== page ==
The amending Bill was rushed through after consultation with just five groups, four of which were retailer representatives. The lessons are clear. Trade comes before all else. The Protestant work ethic governs so that the only fun that matters is the fun of round the clock shopping. And tourists don't come to Queensland to relax in a pleasant natural environment, but to spend their Sundays filling up their credit cards!
There is an anecdote that, once upon a time when hardware stores but not bookstores were allowed to trade out of hours, a canny bookseller offered single nails for sale, with a book of choice thrown in for free. Apocryphal or not, it says something about how Justice Holmes' fabled 'Bad Man' sees law as a formalist game. But better a formalist compromise than legislative decree?
A review of 'child protection' is to be undertaken in South Australia. The review is to be chaired by Robyn Layton QC. The review seems wide ranging and will include consideration of 'legislation, policies, practices, and procedures of government and its funded services and assessment of their effectiveness; early intervention and prevention strategies; services provided to those involved in protection; adequacy of the criminal law and police procedures; strategies, systems and legislation for improving protection'. A discussion paper will be provided to those who register their interest in 'providing information' to the review before 6 May 2002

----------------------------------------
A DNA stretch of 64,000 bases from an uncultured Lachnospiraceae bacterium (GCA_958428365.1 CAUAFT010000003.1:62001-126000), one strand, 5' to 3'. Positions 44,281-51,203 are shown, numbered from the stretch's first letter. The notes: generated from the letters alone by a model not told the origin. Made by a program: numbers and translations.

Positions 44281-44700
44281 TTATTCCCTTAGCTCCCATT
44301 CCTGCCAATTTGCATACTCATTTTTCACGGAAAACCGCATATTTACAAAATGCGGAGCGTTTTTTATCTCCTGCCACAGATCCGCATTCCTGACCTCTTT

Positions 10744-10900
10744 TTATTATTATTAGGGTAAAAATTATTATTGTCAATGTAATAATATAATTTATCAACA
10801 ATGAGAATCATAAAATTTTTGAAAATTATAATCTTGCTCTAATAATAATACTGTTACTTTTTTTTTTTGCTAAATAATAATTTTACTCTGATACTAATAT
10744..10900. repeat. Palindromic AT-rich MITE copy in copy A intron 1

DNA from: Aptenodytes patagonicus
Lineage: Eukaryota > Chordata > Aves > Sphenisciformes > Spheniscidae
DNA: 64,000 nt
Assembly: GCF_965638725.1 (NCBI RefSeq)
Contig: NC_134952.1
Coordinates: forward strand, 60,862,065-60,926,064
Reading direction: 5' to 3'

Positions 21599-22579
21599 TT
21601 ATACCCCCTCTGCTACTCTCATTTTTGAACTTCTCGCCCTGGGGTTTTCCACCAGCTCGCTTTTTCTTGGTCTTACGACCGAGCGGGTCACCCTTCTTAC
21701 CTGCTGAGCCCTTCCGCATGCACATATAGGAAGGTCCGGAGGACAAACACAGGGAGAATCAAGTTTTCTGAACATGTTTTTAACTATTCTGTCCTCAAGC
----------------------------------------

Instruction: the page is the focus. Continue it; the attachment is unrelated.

It seems that the review is in part driven by recent events with respect to churches and child abuse and of course issues of child abuse arising from the detention of children in Woomera. How much the review will concern itself with definitions of abuse-most of the recent debates seem to assume 'abuse' is able to be clearly defined - and broader strategies for the promotion of children's rights, such as the creation of a Children's Commissioner, remain to be seen.
The constitutional issues surrounding children's rights might also be relevant as we are now in a State where at least some professionals have identified children in detention in Woomera as suffering from child abuse but the federal authorities disagree. In different circumstances, would not some be expecting the children's removal from possibly abusive situations? This review has the potential to go far beyond matters of child protection to address how we construct matters affecting children in this country.